• Saw several customers at the event, and really felt the power of doing events for several years and growing the brand over time. It’s good to have people tell you how much they love your stuff after they’ve used it for a year or two. Mrs M heard it; I heard it. This is fabulous.
  • Two women walked into the booth:
    • Lady 1: My sister loves her cutting board I bought from you.
    • Me: Great!
    • Lady 2: I bought my sister a clipboard from you, and she loves it.
    • Me: Great!
    • Lady 2: I only have one sister, though, so I don’t need another.
    • Me: I understand what it’s like to have one sister. I have one, and I wouldn’t want another.
    • Lady 1: He’s funny!
  • We were ‘whelmed at 11a. Totally lost control. One lady bought a board from Velda: I never talked to the lady, and I never saw which board she bought. I missed the whole transaction, talking to other customers.
  • Several customers bought boards without talking to me at this event. That’s very unusual … but speaks to the quality of the work itself. I hope.
  • Who wants to talk to the sales guy, anyway?
  • I disappointed one loyal prospect who returned to the booth … and was again disappointed that the long-promised cribbage boards had still not made it out of the shop. I promised him I would have a selection for him at an event in September.
  • What have I done?
  • We stayed busy all day. The traffic seemed much greater this year, and there were no long pauses between conversations. I never got a minute to go walk about. After set up, I saw a total of 6 booths: our neighbors. That’s it.
  • Requests were for a breakfast tray, an in-counter board, an in-sink board for an RV and salad tongs.
  • The rules are clear: stop selling at 5pm. Pack everything. Go get your car, and load out. Be off the street for the road opening at 6:45p. And, we had volunteers encouraging us to begin tear down early (and therefore stop selling!) so we could drive our cars onto the street at 5pm to load out.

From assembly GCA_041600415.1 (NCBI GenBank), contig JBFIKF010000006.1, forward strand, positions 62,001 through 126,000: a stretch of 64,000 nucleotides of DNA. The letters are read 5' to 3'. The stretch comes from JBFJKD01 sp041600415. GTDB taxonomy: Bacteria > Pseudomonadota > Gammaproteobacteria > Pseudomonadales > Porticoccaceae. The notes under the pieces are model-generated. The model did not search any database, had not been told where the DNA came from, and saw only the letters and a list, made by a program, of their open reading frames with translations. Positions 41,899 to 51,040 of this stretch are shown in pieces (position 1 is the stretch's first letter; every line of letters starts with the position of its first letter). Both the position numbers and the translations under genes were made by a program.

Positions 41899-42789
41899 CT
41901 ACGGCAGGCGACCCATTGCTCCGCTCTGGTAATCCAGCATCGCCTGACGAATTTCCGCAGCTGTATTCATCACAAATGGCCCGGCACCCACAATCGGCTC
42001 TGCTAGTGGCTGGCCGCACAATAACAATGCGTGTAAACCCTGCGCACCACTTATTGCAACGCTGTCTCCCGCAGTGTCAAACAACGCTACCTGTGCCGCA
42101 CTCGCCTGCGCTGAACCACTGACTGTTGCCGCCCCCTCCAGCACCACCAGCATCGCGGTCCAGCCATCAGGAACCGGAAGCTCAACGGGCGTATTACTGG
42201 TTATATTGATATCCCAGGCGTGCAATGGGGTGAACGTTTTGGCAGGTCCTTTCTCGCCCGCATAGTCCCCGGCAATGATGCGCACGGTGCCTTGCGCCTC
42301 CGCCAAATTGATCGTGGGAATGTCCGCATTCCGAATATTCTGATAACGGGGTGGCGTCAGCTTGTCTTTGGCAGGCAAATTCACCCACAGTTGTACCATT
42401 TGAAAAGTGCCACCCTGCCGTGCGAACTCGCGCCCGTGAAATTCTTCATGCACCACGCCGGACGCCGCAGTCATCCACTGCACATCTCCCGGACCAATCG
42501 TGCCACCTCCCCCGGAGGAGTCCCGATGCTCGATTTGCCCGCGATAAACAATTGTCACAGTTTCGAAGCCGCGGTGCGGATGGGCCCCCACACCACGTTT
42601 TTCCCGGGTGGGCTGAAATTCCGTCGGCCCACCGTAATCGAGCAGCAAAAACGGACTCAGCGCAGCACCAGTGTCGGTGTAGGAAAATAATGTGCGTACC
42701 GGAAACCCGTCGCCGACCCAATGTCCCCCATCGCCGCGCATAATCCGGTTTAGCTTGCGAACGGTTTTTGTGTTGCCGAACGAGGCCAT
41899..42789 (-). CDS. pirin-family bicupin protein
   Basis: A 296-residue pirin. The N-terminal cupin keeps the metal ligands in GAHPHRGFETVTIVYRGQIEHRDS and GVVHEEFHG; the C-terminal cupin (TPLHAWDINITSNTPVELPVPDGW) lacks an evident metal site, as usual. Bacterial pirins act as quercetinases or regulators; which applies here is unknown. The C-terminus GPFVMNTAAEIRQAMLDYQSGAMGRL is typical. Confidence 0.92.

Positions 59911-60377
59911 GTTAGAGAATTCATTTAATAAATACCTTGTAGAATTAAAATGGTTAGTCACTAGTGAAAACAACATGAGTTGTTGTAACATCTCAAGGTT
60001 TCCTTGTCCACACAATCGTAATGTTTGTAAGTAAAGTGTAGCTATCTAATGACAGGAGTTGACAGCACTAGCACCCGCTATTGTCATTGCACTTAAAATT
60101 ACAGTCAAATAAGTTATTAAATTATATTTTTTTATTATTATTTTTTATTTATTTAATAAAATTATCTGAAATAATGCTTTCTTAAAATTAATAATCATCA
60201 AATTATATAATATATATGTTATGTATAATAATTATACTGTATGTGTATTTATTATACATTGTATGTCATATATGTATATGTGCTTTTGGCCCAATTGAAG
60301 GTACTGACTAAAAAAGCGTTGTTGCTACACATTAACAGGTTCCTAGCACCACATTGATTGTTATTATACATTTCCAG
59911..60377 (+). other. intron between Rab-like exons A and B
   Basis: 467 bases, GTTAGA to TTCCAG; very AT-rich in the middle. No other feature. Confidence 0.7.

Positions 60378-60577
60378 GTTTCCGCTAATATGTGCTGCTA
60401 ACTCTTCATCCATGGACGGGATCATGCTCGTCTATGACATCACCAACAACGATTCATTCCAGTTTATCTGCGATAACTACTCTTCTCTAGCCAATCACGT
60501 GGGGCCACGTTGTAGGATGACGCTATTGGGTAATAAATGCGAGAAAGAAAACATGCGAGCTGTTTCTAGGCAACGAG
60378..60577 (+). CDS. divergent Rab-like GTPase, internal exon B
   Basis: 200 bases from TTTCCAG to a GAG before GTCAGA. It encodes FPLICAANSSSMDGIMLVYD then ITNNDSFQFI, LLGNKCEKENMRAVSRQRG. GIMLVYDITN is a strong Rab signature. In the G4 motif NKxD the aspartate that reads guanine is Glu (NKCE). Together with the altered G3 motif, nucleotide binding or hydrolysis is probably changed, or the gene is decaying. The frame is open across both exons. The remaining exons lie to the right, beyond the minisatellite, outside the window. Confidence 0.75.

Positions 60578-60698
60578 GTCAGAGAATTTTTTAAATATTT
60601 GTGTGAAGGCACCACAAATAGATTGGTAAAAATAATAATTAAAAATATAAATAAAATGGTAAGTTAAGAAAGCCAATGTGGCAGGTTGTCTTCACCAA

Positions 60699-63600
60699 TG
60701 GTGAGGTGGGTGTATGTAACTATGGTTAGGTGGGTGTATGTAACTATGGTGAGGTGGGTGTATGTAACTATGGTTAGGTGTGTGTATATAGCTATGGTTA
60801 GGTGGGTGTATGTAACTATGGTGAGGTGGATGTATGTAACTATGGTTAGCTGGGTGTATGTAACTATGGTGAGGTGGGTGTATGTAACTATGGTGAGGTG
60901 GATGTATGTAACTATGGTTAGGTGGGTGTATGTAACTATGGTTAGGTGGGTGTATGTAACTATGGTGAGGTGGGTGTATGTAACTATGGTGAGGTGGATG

• Why is it that civic-sponsored events always have misinformation and always have stress for volunteers and vendors, alike? Why is it that almost every downtown event has event organizers freaking out about opening the road back up to traffic … and it’s never done safely?
  • There were cars on the street at 5p. And pedestrians. And baby strollers. It was, unfortunately, crazy time as we packed up our stuff. We were efficient, though. We started taking down our 4th of July decorations at 4:40p, and began serious packing – as required – at 5p. When everything was packed except for the pop-ups, I talked to the traffic director about bringing in the trailer, and he told me where he wanted me to park. Communication is a wonderful thing. We were in the Jeep, driving home, at 6:20p.
  • Finally got to the numbers after dinner. Found a couple of errors, of course, from when we were ‘whelmed. Luckily, cash doesn’t lie:

Best. Single. Day. Event. Ever.

The Food

July 4 Breakfast: Bagels & cream cheese.

July 4 Lunch: The world’s worst Polish hotdog. Fair food is for the birds.

July 4 Snack: Our neighbor makes amazing caramel apples, and she sampled them all day. The paying customers got the good slices; we got the cores. Fabulous!

July 4 Dinner: Being Independence Day & all, we wanted to eat American. After determining that all of the Mexican restaurants were closed, we ate at Kabuki, a Japanese restaurant. Yes, I ate tolerated sushi, and really enjoyed the shrimp tempura and BBQ beef.

The Facts

  • Total miles driven: 104
  • Booth cost: $385
  • Food cost: $24
  • Travel cost: $54
  • Total sales: $2,592
  • Net Revenue (does not include product cost): $2,129
  • # of people we met during the event from the producer: none
  • Visits in our booth by a promoter’s representative: 2
  • Tuesday alarm: 4:30a
  • # transactions: 71
  • # soap & lotion vendors: No clue … several, I’m sure
  • # woodworking vendors: No clue … several, I’m sure
  • Edge grain vs. end grain: 20:3
  • Returning next year? Yes

Boards sold: 23

Cutting Boards: 5

Magic Bottle Openers: 5

Small Boards: 3

Large Sous Chef Boards: 2

Cheese & Cracker Server, AKA Large Surfboard: 2

Cheeseboards: 2

Bread Board: 1

Custom Order: 1

Medium Surfboard: 1

Legal-sized Clipboard: 1